Many Guernsey-licensed insurance companies extend loans to other companies in their group. Those lending activities are potentially subject to regulation under the new Lending, Credit and Finance (Bailiwick of Guernsey) Law, 2022. This briefing considers the impact of the Law on that lending activity.


Parts of the Lending, Credit and Finance (Bailiwick of Guernsey) Law, 2022 ("Law") came into force on 1 January 2023.The Law introduces new licensing regimes for lending, credit and finance activities and provides UK-style consumer protection for retail and home borrowers. The Law replaces the registration regime under the Registration of Non- Regulated Financial Services Businesses (Bailiwick of Guernsey) Law, 2008 ("RNFSB").This brings the Bailiwick into line with the latest Financial Action Task Force recommendations for the combatting of money laundering and terrorist financing and demonstrates the Bailiwick's commitment to compliance with international standards.The Law will come into full effect on 1 July 2023 by which date any licences must be obtained.Lending, Credit and Finance Rules and Guidance 2023 ("Rules") and a notice of exemptions dated 1 February 2023 ("Notice") have also been issued by the Guernsey Financial Services Commission ("Commission") in connection with the Law.


The primary purpose of the Law is to regulate:

  • the consumer credit and finance sector;
  • financial firm business, this includes lending, guarantees and other activities previously regulated by the RNFSB;
  • virtual asset service providers; and
  • financial platform and intermediation services (such as peer to peer lending and crowdfunding).

A detailed analysis of the legislation can be found here.

Exemptions and exclusions

The Law is wide ranging and seeks to regulate many financing activities which are commonplace in Guernsey and were previously unregulated. The exemptions contained in the Law and the Notice are extensive. They permit many of the activities previously carried on by Guernsey's finance sector to continue unaffected by the new regime and so are vital in understanding the true impact of the Law.It is common for Guernsey licensed insurers with significant assets to make loans to other members of the corporate group. Such intra-group lending is now caught by the Law. However, there are a number of exemptions which are relevant, as set out below.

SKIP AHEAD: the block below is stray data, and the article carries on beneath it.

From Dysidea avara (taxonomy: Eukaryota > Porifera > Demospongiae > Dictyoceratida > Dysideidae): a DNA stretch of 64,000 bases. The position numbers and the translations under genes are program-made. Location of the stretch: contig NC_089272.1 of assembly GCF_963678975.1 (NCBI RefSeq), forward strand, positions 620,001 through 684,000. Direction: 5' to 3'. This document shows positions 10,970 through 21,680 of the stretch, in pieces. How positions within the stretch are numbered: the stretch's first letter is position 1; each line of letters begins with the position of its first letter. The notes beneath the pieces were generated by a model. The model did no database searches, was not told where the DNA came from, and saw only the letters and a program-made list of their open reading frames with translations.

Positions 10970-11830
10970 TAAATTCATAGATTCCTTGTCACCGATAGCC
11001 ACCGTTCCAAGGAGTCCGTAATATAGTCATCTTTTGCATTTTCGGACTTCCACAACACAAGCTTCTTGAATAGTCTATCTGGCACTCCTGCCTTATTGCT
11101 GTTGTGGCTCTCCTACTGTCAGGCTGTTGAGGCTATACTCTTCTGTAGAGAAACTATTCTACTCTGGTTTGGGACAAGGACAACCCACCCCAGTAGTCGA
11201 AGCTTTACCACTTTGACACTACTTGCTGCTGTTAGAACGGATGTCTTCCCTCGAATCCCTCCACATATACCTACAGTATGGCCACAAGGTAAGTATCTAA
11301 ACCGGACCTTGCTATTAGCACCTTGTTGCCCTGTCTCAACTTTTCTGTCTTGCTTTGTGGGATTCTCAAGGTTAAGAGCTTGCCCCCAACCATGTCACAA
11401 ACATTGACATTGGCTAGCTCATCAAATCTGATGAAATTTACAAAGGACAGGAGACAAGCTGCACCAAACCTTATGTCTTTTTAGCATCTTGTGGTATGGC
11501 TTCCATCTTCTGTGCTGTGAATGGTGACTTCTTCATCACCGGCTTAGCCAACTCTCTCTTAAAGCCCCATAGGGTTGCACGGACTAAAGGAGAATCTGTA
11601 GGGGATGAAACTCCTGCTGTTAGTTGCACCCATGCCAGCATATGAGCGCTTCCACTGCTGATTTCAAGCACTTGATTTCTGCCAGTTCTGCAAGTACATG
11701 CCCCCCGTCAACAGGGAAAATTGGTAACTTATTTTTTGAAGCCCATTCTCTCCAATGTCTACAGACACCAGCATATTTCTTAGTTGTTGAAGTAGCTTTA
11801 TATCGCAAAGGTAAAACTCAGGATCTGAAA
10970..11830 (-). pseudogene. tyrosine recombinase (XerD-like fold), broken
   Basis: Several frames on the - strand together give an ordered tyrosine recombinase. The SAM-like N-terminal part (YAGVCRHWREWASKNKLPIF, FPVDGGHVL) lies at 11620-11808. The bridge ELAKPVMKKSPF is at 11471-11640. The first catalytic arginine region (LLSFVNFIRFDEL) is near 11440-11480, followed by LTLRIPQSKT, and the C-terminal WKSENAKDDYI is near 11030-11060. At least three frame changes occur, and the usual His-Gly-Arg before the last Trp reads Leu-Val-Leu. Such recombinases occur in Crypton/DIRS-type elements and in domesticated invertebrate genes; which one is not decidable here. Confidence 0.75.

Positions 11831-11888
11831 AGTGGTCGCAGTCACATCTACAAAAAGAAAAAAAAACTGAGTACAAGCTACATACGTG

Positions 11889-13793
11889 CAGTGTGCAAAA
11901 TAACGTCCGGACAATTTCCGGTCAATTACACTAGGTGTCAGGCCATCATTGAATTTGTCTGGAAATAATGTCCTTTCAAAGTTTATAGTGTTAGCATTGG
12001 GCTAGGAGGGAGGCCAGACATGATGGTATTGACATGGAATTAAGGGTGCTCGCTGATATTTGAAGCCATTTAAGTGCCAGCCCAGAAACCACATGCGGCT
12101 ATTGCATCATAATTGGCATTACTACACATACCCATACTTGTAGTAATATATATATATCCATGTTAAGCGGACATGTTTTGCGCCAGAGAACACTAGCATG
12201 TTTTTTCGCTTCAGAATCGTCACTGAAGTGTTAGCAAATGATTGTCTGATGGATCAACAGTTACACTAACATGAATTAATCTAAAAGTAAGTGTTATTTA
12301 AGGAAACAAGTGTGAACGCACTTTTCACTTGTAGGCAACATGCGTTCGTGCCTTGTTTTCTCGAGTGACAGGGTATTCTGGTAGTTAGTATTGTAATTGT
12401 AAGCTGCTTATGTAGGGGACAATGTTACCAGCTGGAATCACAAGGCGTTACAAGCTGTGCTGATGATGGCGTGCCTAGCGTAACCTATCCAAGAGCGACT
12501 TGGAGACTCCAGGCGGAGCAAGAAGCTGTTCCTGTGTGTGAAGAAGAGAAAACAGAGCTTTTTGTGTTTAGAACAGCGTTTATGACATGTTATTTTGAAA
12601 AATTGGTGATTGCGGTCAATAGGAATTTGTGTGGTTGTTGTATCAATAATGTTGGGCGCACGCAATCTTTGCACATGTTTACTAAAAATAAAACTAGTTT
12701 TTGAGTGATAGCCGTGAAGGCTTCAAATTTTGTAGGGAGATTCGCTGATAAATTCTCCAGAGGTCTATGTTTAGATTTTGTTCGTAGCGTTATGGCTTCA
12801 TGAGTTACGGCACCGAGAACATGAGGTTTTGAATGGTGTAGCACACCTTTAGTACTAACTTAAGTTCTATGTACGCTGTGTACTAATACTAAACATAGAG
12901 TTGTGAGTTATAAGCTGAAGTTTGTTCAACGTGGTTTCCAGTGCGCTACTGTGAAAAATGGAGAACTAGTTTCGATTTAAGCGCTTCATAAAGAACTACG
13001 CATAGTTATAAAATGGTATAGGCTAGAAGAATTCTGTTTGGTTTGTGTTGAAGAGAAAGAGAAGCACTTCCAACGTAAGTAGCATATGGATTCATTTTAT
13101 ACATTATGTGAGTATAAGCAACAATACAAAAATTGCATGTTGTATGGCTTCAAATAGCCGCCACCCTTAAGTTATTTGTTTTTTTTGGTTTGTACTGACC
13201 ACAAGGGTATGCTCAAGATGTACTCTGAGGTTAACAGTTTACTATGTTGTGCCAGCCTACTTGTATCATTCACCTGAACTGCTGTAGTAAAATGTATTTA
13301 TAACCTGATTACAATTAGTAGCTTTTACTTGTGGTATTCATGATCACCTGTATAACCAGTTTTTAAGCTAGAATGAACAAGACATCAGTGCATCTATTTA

Long-term insurers

Long-term insurers are exempt from licensing under Section 20(2)(a) of the Law.

Managed insurers

Section IX of the Notice exempts insurers which appoint a licensed insurance manager and whose lending is "one component of a holding structure of which the insurer forms a part (where the primary purpose of such a structure is to hold underlying assets, act as a corporate group or make one or more investments into underlying assets by equity or by debt, but the primary purpose is not to act as a lender to unconnected third parties)". Most insurers which appoint a manager and make loans to associated group companies will be exempt from licensing by this provision.

Lending to shareholders

The Notice exempts loans made to registered shareholders or beneficial owners. This would exempt any "upstream" loan made by a licensed insurer. However, it would not exempt loans made "downstream" to subsidiaries of the insurer or to related body corporates which are not shareholders or beneficial owners.

Lending to customers

Section 20(1)(g) of the Law exempts lending which is:

  • made to customers of the main activity of the licensed insurer; and
  • is not offered to the public.

This would exempt loans made by a captive insurer to group companies covered by the insurance policies issued by them. However, this exemption is unlikely to assist an insurer writing third party business nor insurers which write reinsurance business only.

Ancillary activity

Lending which is ancillary to the main activity of the insurer is exempt under the Notice. Section 20(1)(d) of the Law also exempts lending which is ancillary and directly related to the main activity of the lender. It is debatable whether lending is truly ancillary to insurance activity – the two activities are not necessarily related at all. Therefore some caution may be required when considering the scope of this exemption.


The Commission has published information on the application process alongside the application forms. Prospective licensees are invited to apply from 1 February 2023. Fees will comprise annual fees for licensees and application fees, both of which are set out here. There will be a 50% discount to the application fee for firms which submit high quality, complete application forms before 31 March 2023. The Commission does not guarantee that applications received after 31 March will be processed by 1 July 2023, when the Law comes into full effect.

The content of this article is intended to provide a general guide to the subject matter. Specialist advice should be sought about your specific circumstances.